The Romance of Travel

-By Emily Benson

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Everybody knows romantic love can’t last forever. Numerous studies attest to the inevitable attrition of the chemistry between lovers over time, or especially during the course of a marriage.
But there is something you can do to keep the spark alive.

According to Tara Parker-Pope, novelty is the secret. In a New York Times article “Re-inventing Date Night,” she explained this theory which is based on brain science: “New experiences activate the brain’s reward system, flooding it with dopamine and norepinephrine. These are the same brain circuits that are ignited in early romantic love, a time of exhilaration and obsessive thoughts about a new partner.” (2008) www.nytimes.com/2008/02/12/health/12well.html

So, breaking the routine is really important for falling in love, again and again, year after year. Rather than getting take-out from the same Chinese restaurant, and watching a video, why not sign up for a tango class or even play a game of Twister?

The most obvious and extreme form of novelty is travel. Traveling almost anywhere, even if it involves hopping in the car and driving to small town you’ve never been to before, is one of the most romantic things you can do as a couple.

Our Top Three Romantic Travel Ideas:

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photo by Ivan Walsh

1. Book a Weekend in a Castle in Dublin.
Even though the Middle Ages are often associated with widespread disease, short life spans and tyrannical control by the church which resulted in Western Europe slipping into an intellectual coma for an embarrassing number of centuries, this same era also brings to mind chivalrous knights and sighing damsels waiting to be rescued from the oppressive boredom of their fiefdoms.
Furthermore, castles strike that difficult balance of being both hugely luxurious and also intimate and cozy. It’s almost guaranteed to rain at least once a day in Ireland, and even in the summertime, it’s more often cold and rainy which makes for a nice excuse to stay inside your castle.

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We recommend Clontarf Castle in Dublin, Ireland–an old castle dating back to the 12th century which has recently undergone a ten million dollar renovation so it’s now half castle and half luxury hotel. The lobby is part of the old castle, adorned with tapestries, a suit of armor and a dauntingly large fireplace. The rooms are sumptuously authentic with damask curtains and four-poster beds. Not to mention, the hotel is nicely updated for the twenty-first century and the rooms are all equipped with flat-screen TVs. Even though it feels like miles and centuries away from the modern world, the Clontarf Castle Hotel is only two miles from the city center in case you decide to don a raincoat and visit Dublin’s many enticing attractions.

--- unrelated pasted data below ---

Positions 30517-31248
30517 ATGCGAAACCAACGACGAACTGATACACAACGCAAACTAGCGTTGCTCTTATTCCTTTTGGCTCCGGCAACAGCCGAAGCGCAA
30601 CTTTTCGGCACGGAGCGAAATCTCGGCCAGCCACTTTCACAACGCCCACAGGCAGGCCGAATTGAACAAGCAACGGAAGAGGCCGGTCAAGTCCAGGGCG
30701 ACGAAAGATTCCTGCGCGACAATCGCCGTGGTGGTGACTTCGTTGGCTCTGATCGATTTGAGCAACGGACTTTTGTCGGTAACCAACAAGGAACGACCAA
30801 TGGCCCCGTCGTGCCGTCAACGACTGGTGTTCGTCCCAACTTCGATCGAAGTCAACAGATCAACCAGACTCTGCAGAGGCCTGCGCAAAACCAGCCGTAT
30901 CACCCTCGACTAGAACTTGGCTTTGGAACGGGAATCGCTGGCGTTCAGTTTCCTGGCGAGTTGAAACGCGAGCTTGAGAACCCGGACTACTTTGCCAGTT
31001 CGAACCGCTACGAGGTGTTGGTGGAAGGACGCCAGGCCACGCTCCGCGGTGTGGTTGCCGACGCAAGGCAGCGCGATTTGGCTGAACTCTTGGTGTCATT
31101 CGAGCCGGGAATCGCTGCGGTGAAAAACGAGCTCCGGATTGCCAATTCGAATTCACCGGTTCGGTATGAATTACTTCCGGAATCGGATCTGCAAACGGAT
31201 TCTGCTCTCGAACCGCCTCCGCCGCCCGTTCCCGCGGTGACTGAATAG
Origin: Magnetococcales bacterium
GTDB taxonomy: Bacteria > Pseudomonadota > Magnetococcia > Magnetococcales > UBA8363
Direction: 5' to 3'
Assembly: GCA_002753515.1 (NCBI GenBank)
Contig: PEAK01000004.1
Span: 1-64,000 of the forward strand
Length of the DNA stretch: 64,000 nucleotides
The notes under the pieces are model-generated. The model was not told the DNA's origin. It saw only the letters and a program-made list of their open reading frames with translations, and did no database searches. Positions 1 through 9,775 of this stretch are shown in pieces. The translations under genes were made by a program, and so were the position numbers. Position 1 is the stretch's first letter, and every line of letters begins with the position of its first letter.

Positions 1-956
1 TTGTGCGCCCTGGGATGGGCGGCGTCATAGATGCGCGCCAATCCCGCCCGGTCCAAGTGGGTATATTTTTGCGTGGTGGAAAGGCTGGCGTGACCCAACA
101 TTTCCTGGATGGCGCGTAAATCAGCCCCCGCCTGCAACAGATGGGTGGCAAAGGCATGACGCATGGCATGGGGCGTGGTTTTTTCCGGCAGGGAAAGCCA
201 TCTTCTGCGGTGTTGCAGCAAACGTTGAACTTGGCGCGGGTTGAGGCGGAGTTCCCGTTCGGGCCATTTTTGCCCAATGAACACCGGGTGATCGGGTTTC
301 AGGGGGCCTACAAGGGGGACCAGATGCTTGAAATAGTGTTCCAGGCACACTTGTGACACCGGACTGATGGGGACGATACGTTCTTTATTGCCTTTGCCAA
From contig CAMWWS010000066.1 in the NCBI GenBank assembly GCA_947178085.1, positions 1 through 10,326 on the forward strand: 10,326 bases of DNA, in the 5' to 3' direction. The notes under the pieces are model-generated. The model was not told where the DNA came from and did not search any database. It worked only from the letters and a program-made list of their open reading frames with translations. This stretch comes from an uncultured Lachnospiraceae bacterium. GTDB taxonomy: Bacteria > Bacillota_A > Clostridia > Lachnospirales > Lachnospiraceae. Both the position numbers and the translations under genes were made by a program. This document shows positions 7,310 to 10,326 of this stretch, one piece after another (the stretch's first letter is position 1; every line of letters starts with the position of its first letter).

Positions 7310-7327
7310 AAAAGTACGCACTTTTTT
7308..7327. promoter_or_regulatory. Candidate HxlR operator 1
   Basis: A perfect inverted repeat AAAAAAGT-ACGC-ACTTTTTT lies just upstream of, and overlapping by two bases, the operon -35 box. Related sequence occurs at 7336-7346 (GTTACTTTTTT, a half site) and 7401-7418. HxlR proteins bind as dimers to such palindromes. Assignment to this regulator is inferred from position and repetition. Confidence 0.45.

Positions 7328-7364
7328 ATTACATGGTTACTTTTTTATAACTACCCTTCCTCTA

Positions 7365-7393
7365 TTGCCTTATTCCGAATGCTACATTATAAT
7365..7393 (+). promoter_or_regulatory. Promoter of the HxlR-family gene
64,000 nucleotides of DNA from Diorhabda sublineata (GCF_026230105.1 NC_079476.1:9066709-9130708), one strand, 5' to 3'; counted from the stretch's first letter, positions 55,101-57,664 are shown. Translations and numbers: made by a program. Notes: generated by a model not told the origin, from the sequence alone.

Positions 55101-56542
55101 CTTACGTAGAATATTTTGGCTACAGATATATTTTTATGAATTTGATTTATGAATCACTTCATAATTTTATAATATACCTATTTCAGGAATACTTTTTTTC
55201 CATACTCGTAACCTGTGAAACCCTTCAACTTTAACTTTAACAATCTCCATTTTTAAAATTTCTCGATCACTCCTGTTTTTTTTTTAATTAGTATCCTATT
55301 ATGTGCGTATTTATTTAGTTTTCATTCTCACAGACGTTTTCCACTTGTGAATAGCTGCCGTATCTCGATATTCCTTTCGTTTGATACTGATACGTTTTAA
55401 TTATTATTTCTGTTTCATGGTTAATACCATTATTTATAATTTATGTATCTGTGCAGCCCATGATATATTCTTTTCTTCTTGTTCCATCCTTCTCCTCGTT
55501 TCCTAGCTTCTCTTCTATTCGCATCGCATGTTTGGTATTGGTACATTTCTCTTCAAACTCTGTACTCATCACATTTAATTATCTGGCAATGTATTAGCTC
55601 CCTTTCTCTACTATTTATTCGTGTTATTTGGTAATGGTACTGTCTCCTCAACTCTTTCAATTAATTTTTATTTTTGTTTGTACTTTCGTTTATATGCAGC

http://www.clontarfcastle.ie/

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2. Rent Bikes and Ride around Florence.
Florence, with its narrow meandering cobblestone streets, relatively small population and bridges arcing over the river Arno, is a much more cozy, manageable and romantic city than Rome. The Boticellis in the Uffizi, talented accordionists playing in piazzas, and profusion of intimate trattorias, make Florence an inherently romantic city. It’s fun to explore on foot, but even more fun by bicycle. Nobody really takes biking seriously here the way we do with our ten speeds helmets and hi-vis gear. In Florence people hop on the equivalent of a beach cruiser– clad in suits or dresses and impractical shoes, steering with one hand and eating gelato with the other.
The best is riding aimlessly around the many wide open cobblestone piazzas, in a thoroughly serpentine and irresponsible manner, admiring the jubilant colors of the Duomo’s facade or watching irreverent pigeons perch on the heads of an endless array of statues and fountains.
The bikes often have big baskets, perfect for storing fresh figs, tangy pecorino cheese and focaccia for an impromptu picnic. Our favorite romantic picnic spot is Piazza Michelangelo, which is a popular spot to take in the sunset and offers stunning views of Florence.

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3. Kayak out to a Sandbar in the Florida Keys
Most people aren’t rich enough to buy an island. But if you paddle out to a sandbar at low tide– you’ll feel like you’ve discovered your own private island. We liked Islamorada sandbar and the one in Tavernier. Depending on the time of year, particularly in the summer, the Islamorada sandbar can be a chaotic party scene where everyone beaches their boats and languishes away the day drinking and blasting music.
Tavernier sandbar we found to be consistently more quiet and more suitable for romantic outings.
Our first time out, we saw a sting ray undulating across the white sandy bottom like an underwater bird, and a yellow crowned night heron bursting out of a nearby patch of mangroves. Otherwise, we were entirely alone, elated by our latest discovery,
and completely in love.

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